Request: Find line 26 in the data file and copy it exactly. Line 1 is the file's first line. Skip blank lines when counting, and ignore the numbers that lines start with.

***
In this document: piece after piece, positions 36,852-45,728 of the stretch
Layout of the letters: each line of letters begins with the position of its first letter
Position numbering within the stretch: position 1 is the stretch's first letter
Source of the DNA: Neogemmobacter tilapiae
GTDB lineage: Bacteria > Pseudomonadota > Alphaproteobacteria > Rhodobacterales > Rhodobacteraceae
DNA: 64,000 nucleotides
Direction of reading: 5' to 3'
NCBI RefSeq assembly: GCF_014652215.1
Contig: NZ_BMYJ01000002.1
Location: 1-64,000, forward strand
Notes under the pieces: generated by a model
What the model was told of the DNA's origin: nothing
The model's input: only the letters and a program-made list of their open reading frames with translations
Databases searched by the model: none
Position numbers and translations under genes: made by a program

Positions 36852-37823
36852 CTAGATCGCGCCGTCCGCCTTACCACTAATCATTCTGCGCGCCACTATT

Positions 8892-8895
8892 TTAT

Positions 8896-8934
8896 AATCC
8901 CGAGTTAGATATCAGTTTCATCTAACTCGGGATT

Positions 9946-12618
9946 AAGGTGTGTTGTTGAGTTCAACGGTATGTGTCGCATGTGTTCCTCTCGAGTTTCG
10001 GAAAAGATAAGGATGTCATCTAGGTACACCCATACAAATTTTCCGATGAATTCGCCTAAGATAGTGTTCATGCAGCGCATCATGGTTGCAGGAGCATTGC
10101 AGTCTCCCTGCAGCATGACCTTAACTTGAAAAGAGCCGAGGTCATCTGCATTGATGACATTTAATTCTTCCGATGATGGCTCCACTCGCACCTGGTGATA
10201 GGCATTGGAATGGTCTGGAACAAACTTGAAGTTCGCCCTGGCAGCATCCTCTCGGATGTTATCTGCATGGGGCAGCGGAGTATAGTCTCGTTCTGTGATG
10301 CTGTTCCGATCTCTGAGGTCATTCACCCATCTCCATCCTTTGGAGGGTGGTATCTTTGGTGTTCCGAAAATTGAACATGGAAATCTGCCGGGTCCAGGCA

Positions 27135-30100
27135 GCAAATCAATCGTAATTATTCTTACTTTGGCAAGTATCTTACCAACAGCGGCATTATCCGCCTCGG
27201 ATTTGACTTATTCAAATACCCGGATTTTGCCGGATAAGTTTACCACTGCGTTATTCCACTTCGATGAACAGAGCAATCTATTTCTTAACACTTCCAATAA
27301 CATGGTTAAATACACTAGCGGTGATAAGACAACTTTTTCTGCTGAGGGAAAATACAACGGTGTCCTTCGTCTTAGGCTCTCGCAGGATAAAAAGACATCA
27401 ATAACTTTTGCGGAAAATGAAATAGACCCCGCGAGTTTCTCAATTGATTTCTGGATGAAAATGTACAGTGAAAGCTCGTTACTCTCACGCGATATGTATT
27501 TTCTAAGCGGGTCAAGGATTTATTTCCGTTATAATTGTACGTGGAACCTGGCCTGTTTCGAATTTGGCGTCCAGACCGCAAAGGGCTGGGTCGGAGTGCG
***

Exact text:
10101 AGTCTCCCTGCAGCATGACCTTAACTTGAAAAGAGCCGAGGTCATCTGCATTGATGACATTTAATTCTTCCGATGATGGCTCCACTCGCACCTGGTGATA